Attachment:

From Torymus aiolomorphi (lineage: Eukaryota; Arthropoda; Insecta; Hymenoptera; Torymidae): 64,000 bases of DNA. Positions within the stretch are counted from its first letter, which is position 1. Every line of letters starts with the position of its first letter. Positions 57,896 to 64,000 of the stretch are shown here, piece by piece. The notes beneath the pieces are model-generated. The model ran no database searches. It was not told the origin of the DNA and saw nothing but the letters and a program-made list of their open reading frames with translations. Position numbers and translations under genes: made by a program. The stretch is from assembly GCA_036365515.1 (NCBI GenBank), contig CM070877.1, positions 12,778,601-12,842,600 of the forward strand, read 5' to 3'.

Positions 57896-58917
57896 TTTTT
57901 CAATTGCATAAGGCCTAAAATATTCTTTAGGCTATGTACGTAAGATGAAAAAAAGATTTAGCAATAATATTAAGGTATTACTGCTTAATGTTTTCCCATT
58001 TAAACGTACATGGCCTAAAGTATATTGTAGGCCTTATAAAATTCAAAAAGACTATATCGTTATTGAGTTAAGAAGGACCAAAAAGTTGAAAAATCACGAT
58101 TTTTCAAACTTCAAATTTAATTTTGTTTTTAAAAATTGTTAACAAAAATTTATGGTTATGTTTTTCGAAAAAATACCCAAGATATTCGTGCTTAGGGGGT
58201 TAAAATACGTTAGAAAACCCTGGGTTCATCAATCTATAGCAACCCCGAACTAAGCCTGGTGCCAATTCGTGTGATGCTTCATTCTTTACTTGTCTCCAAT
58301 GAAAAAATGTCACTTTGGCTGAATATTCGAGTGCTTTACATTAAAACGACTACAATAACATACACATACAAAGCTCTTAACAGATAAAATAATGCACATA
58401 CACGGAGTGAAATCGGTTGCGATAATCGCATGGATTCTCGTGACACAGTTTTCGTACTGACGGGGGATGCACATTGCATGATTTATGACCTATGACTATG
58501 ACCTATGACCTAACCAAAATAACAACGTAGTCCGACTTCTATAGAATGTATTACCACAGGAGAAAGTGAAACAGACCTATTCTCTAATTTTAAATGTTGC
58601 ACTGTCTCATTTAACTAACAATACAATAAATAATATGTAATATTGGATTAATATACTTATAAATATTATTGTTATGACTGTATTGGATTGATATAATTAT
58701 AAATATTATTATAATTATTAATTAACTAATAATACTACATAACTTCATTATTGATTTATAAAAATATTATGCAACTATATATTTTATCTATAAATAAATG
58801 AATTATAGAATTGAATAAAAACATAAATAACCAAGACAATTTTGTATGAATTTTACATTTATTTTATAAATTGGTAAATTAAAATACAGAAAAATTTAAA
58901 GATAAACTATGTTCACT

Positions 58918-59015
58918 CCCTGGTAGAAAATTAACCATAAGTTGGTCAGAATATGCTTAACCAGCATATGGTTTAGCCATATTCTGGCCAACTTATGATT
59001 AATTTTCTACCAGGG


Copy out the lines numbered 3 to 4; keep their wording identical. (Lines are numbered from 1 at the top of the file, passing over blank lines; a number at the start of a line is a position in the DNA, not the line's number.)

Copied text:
57896 TTTTT
57901 CAATTGCATAAGGCCTAAAATATTCTTTAGGCTATGTACGTAAGATGAAAAAAAGATTTAGCAATAATATTAAGGTATTACTGCTTAATGTTTTCCCATT